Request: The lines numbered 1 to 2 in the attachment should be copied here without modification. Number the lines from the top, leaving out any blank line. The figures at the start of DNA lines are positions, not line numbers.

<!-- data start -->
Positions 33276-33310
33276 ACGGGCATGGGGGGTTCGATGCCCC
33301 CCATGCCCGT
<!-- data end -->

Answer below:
Positions 33276-33310
33276 ACGGGCATGGGGGGTTCGATGCCCC